Hubie Brown to Players: Take Down Cowens

January 12, 1980


The Celtics traded the Atlanta Hawks Dave Cowens for Tree Rollins following a first period brawl between the two centers and it made no difference to the home team at all, as Boston ground out a 108-93 triumph over the visitors before another capacity crowd of 15,320 at the Garden last night.

Cowens and Rollins were thrown out with the Celtics leading by a 15-12 score with 2:37 remaining in the first period, but Rick Robey came off the bench to score a season-high 22 points and grab 10 rebounds in a needed display of inside power. In contrast, Atlanta's other center was the usually reliable Steve Hawes, who scored two points and had three rebounds before fouling out with 4:02 left.

Boston only trailed once (8-6), and led by such checkpoint margins as 21-17, and 54-43 before putting the game away in the final 6 1/2 minutes.

The Celtics, who had only scored seven field goals in the first 16 1/2 minutes of the second half (surviving via free throws), were clinging to an 88-81 lead with 6:45 to play when Chris Ford ignited the key spurt with his only basket of the night - a three-pointer from the left flank. Two more conventional three-point plays, by Robey (a followup) and Nate Archibald (a one-on-one back-in flip over Charlie Criss) boosted the margin to a comfortable 97-85, and that was that.

The Celtics surrendered six tough points late in the half on successive three-point plays by John Drew and Armond Hill, but they still entered the locker room in possession of a 54-43 halftime lead.

The home team survived the early ejection of Cowens better than the visitors survived the loss of their center, Rollins, and with the boards under control, Boston was able to rip off 21 fast-break points in the first half to go with 17 on second shots. With all that going on, who needs a set offense?

The game had erupted with 2:37 remaining in a very rough first period when Cowens and Rollins threw several punches and wound up being ejected by lead referee Joe Gushue. Cowens was off to a sensational rebounding start (five in the first four minutes, including three on the offensive boards), and during a timeout at 6:10, Atlanta coach Hubie Brown delivered the following message to his troops:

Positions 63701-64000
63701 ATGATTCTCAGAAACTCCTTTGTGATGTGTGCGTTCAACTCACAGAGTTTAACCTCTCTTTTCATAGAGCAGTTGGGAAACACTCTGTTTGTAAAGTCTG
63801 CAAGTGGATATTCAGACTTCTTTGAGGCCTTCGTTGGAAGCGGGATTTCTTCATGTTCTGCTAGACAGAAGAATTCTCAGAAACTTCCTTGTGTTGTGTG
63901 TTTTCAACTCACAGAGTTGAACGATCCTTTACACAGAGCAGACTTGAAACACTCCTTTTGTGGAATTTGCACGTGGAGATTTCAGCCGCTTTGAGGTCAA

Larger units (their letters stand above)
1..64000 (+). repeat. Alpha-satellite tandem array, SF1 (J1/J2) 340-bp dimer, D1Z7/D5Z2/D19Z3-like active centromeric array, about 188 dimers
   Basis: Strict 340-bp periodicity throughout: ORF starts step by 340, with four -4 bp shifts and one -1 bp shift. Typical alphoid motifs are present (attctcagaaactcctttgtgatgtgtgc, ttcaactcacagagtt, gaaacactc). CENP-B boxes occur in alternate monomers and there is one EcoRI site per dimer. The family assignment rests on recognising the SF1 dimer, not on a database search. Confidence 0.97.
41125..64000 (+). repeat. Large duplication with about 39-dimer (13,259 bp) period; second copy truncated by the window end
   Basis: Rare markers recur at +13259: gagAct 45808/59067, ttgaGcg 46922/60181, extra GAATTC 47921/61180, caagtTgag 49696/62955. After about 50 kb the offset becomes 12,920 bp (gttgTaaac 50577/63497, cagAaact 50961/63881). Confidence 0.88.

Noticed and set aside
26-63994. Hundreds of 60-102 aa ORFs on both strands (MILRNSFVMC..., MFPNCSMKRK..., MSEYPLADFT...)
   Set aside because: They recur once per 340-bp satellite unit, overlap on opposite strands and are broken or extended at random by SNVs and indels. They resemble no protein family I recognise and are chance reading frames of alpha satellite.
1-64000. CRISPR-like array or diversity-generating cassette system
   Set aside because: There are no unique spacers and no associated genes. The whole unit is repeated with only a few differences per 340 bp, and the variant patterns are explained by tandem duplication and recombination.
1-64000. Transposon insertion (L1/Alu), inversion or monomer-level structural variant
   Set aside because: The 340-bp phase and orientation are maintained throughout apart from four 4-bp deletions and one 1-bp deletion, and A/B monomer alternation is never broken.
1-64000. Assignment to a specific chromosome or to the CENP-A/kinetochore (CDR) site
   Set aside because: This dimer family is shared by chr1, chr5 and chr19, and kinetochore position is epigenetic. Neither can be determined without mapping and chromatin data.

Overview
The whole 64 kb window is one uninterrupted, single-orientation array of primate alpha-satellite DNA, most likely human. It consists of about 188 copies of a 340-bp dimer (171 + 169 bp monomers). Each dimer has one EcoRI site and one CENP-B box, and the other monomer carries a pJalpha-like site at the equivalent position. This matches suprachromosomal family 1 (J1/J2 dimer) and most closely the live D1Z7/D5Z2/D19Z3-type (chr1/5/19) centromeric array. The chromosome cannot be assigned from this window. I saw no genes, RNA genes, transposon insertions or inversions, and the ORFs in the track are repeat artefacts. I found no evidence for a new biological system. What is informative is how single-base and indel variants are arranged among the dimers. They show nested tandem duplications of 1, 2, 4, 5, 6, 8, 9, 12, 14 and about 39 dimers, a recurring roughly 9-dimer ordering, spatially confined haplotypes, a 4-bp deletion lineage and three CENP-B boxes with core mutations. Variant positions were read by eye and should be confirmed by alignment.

"Don't tell me Cowens is going over your backs, 'cause we know he's going over your backs. Knock 'im down."

About three minutes later, trouble brewed between the monstrous Rollins and the ever-combative Cowens.

Boston came out of a weird first quarter leading, 21-17. The teams had running on their minds, but the clubs combined or a miserable 17-for-47 effort from the floor. So many misses led to the offensive rebound opportunities which eventually were the cause of the Cowens-Rollins battle, but that's life, especially in the NBA.

Atlanta led just once, at 8-6, but a fourth-chance jump hook by Cowens restored the lead at 10-8 and the Celtics led the rest of the period by margins ranging from one to five points, with the peak spread being at 15-10.

The absence of Cowens didn't seem to deter the Celtics during the first seven minutes of the second period as they expanded the lead to 13 at 44-31 before a Hawk timeout with 4:33 remaining in the half. At this point, about the only thing the Hawks had going for them was the offense of Drew, who had come off the bench to hit his first three shots and pour in 15 points in his first 10 1/2 minutes on the floor.

Robey was doing a good job on the boards for the Celtics, but the key man was Bird, who seemed to take Cowens' ejection as a personal affront, and who was a visibly more aggressive player when Cowens departed.

The game was no less intense, and emotions were high on both sides. Strangely, the first technical foul of the game was not on Brown, Fitch or one of the combatants, but on Atlanta assistant coach Mike Fratello, no rabble- ouser.

With the centers gone, the team getting the job done underneath was Boston. By the time Dan Roundfield laid in a followup to make it 46-35, Boston, the Celtics had amassed 17 points on second shots.

The biggest Boston lead came with three minutes left when a Gerald Henderson fast-break jumper gave the Celtics a 50-35 lead. But those three- pointers got Atlanta back in the game somewhat.

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